I was 59 years old when we came here to Africa in 2005 and really didn’t expect to live more than a couple of years as my implanted defibrillator would quit working in 2006, and we could not afford the $50,000+ operation to implant a new one (no insurance, and no money for airfare back and forth to the U.S., etc).   However, God intervened, and I am now on the second defibrillator (with a second wire into my heart) to have been implanted in Nairobi, Kenya.  It will keep me going until 2020, and then we will see.   So now, I am 72 (73 in November), Karen is 74 and we are still beginning new projects as well as maintaining all of the other ones we started twelve years ago.  No, we don’t and can’t move as fast as we once did.  Yes, there are days that pain keeps us both down for the count, but we still think of ourselves as modern pioneers.  Of course, we don’t get to drink Starbucks or eat Krispy Kremes or stop by KFC for dinner on the way home, but we have internet, running water (hot and cold) in the house, and now glass in all our windows, so as far as we are concerned, we are in tall cotton.  We both know that there are many physical things that could be fixed easily in the U.S. that will probably kill us here, but we are here to stay until God calls us home or we become totally useless to God, the churches, and the people we serve.  I don’t see that day happening anytime soon.
                              We have lots of wonderful memories of many wonderful friends with whom we keep in touch by Facebook, Google+, email, and Hangouts on our computers, and who still help us with our mission work.  We can still sleep sixteen and openly invite anyone who wants to come do mission work with the added perk of having a safari through the Serengeti National Park.  Yes, we both feel our age and the days of getting out of a chair without pain and accompanying noises are far behind us, but we are in a culture that respects elders and are greeted many times a day with the English equivalent of “respected and wise elder.”  It’s not so bad.  The quote above is very apt, it is when you stop pursuing your dreams that age conquers you.  I’ve searched the Bible backwards and forwards and there is nothing in it that says you get to quit loving and serving others because of your age or position.  Their is no retirement from Christian service and never has been, though some have chosen that option.  Moses was eighty years old when he led the Hebrews out of Egypt.  Happily, that’s been done, so I don’t have to worry about anything quite that epic.  We will just keep feeding our orphans, starting churches and schools, providing biosand water filters, and educating children of all ages.  Turns out we have lived a whole lot longer than we thought we would, but we are not ready to quit, not just yet.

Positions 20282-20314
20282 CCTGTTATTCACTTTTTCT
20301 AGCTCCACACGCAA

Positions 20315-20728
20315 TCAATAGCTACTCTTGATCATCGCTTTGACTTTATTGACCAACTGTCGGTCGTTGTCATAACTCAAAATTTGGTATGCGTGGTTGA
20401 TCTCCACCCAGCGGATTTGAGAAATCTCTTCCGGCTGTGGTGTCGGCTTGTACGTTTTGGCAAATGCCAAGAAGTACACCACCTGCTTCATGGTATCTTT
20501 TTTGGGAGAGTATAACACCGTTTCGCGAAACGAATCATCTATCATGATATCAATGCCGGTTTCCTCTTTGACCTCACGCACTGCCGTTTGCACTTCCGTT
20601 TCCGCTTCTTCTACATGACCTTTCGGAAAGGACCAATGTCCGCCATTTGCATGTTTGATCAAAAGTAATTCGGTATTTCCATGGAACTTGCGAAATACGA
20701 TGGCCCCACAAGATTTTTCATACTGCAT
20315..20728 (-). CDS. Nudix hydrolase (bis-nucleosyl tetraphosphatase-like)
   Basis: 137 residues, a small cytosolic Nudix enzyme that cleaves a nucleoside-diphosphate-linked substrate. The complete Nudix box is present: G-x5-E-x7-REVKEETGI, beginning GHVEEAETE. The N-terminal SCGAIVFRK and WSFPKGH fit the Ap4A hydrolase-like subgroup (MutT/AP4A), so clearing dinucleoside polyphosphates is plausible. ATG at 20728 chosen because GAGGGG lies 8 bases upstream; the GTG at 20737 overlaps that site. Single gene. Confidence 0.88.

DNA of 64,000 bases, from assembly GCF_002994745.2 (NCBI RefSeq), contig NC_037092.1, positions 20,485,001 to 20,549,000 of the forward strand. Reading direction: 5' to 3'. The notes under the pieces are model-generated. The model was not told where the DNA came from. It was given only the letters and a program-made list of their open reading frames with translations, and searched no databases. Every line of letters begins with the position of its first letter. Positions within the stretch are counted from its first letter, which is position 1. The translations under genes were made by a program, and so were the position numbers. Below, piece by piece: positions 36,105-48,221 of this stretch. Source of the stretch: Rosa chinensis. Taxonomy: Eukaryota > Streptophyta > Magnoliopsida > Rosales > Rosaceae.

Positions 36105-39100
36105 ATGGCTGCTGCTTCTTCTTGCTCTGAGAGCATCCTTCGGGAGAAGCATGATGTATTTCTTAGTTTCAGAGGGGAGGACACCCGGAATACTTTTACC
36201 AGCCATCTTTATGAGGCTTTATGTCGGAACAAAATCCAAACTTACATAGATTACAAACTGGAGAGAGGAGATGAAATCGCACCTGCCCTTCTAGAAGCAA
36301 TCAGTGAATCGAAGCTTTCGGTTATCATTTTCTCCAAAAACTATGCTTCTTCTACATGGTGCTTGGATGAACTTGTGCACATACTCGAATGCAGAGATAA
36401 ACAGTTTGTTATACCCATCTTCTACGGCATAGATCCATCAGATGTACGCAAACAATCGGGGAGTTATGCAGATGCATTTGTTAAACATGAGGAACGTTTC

Sunday, August 13, 2017

“Wherever you travel, appreciate the culture and beauty of the people and the place.” ― Lailah Gifty Akita

                         There are always cultural differences that take a bit of adjustment to accept when you live for a long time in a foreign country.  There are some that are very hard to accept, especially for Americans.  We have always been used to doing everything for ourselves.  When we moved from Arkansas to Boston, I rented the truck, packed the truck, drove the truck, and unloaded the truck.  I didn’t want to ask for help from anyone, and didn't—it was the way I was raised.  Here, we pay people to help us and if we insist on doing things ourselves—we are insulting our workers and making them look bad in the eyes of their family and neighbors.  Just carrying in a package from the car is a job that they take pride in doing and are upset if we insist on doing it ourselves.  Picking up a broom makes them feel like we don’t like their work or are getting ready to fire them.  It’s hard getting used to having people inside and outside the house all the time, but even harder to let them do everything.  They insist on cleaning our suitcases if we are going on a trip.  They love for us to joke, tease, and laugh with them, just don’t do their jobs.